As an organisation, we have recognised the value of these apprenticeships both for our students and for us as an employer. Students are able to gain applicable skills whilst they earn and benefit from being surrounded by a cohort of other students who they can lean on throughout their course. We also ensure students are properly supported by more senior members of the practice who will regularly check in with them to ensure they are getting good exposure to a range of projects and that they have an opportunity to focus on areas they are weaker in.

For Martin Arnold, we benefit by employing a number of talented people who often go on to have long and successful careers with us. In fact, 70% of our Directors and 50% of our Associates joined the business at Graduate or Apprentice level and have progressed to lead, develop, and grow Martin Arnold into the established business today.

To find out more about our apprenticeships & training programmes click here

Case Study: Thamesmead Library

Appointed by London Borough of Bexley’s Libraries Team, Martin Arnold provided Employer’s Agent, Principal Designer and Clerk of Works services on the Thamesmead Library project. The scheme is located in the centre of Peabody’s multi-million South Thamesmead Regeneration project and is the outcome of an architectural competition.

Our team supported the Libraries Team with the technical aspects of their agreement with Peabody to lease the ground floor of the Nest Community Building, which was to accommodate community facilities and the new Thamesmead Library. Our team supported on lease negotiations with Peabody and their technical consultants, overseeing the library floor ‘shell and core’ works and the procurement and administration of the library fit-out works through a Design and Build contract.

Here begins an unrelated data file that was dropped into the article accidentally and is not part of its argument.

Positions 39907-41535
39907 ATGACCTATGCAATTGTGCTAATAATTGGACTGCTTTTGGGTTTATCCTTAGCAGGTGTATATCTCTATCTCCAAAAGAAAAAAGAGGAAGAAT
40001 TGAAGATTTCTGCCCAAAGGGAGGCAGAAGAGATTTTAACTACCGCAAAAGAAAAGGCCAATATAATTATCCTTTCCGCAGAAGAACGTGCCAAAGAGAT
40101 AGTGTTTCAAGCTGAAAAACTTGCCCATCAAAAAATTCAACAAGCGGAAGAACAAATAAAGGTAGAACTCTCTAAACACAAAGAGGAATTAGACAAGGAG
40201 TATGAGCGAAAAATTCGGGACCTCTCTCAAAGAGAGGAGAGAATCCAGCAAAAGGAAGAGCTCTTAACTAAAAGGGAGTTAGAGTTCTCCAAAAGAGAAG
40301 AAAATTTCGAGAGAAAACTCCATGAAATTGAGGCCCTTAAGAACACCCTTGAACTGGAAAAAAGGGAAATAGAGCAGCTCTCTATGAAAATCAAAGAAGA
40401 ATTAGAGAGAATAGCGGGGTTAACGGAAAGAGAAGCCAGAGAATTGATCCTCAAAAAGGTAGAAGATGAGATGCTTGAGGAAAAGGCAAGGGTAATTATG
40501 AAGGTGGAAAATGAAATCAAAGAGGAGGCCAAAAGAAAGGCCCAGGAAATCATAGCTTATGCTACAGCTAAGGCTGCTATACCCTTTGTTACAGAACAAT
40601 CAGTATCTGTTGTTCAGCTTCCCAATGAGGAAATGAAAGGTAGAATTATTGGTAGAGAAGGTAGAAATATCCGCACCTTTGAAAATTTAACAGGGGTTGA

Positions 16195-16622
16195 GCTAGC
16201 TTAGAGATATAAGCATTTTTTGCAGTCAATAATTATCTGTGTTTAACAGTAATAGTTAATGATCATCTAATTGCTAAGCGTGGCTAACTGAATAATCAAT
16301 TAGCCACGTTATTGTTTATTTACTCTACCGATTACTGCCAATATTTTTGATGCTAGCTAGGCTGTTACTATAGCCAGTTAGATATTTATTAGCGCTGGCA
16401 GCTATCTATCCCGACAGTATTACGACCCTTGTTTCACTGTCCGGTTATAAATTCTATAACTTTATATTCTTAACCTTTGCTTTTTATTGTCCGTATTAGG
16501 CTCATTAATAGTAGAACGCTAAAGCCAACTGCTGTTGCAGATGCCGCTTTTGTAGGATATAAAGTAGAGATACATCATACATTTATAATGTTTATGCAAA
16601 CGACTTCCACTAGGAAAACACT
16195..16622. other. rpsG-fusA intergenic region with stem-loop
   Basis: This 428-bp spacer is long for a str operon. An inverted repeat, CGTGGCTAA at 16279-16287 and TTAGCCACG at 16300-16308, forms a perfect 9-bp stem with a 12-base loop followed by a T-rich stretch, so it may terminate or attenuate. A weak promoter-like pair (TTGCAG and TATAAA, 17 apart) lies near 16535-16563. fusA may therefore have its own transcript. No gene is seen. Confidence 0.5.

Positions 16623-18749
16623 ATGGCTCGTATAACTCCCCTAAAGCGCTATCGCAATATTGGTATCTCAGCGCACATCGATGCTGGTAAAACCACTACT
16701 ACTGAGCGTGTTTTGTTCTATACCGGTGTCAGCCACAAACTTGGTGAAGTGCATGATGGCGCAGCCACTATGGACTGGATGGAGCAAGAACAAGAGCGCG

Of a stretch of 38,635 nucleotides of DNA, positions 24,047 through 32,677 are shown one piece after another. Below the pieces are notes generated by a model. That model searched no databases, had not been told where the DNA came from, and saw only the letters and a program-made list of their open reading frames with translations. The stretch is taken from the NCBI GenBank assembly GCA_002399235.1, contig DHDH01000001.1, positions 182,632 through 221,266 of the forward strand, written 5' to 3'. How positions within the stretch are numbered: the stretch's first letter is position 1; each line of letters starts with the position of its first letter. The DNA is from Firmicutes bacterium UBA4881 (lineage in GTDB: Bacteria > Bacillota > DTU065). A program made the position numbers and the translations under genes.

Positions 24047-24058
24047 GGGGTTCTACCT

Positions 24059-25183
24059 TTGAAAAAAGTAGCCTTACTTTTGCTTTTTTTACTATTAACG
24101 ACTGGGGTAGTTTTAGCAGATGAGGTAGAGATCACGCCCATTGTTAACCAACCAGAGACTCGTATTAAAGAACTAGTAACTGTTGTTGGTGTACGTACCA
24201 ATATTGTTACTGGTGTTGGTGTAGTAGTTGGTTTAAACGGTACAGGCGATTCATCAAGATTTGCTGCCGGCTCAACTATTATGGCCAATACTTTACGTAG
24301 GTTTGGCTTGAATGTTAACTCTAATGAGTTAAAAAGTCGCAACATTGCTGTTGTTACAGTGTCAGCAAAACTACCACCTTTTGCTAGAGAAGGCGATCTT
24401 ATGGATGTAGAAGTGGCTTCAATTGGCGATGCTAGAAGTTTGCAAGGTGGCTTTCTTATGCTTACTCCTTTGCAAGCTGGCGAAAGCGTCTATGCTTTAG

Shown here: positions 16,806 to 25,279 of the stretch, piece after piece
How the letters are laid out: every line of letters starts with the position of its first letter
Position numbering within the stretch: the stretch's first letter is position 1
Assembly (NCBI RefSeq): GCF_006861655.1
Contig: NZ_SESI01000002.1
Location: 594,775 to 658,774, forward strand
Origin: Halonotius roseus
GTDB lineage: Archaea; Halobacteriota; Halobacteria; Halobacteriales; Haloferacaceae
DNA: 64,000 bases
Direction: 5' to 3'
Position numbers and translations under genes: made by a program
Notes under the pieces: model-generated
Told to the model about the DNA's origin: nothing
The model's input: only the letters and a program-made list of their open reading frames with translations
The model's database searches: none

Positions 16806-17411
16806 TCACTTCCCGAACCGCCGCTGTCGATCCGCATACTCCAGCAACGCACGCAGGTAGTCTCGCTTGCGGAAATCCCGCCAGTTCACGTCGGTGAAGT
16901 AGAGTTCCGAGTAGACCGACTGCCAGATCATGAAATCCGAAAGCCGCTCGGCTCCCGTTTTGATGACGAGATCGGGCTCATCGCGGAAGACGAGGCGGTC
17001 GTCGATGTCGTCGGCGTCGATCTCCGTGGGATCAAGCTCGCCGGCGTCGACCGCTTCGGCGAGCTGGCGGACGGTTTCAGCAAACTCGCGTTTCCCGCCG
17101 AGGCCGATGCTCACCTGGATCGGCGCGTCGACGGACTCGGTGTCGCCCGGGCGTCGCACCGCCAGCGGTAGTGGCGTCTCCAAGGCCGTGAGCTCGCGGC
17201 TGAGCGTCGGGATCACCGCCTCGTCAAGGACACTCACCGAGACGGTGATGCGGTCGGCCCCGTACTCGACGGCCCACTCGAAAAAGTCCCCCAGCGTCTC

The scheme is designed around the concept of a swan’s nest with a contemporary internal design of the new 357 sqm library area incorporating a number of unique features including a children’s library area within the ‘birds nest’ surrounded by bamboo reeds. Other features include a display of a local artist’s sculpture hung from the library ceiling, a business meeting facility and state of the art IT suite all for local community use.

Martin Arnold played an integral role in the delivery of this project to ensure the scheme was delivered within a reasonable time period and cost due to the unprecedented delays and issues that were experienced during the course of the works.

Tender Price Update

The latest reports on cost inflation indicate a slow down to a potential 5% till the end of the year but the impact of it being fairly rampant for several years and its adverse effects on the UK construction industry are still being observed. The increased number of insolvencies, closure of large firms and building costs being at a historic high are all indicators of the market conditions across the past few years.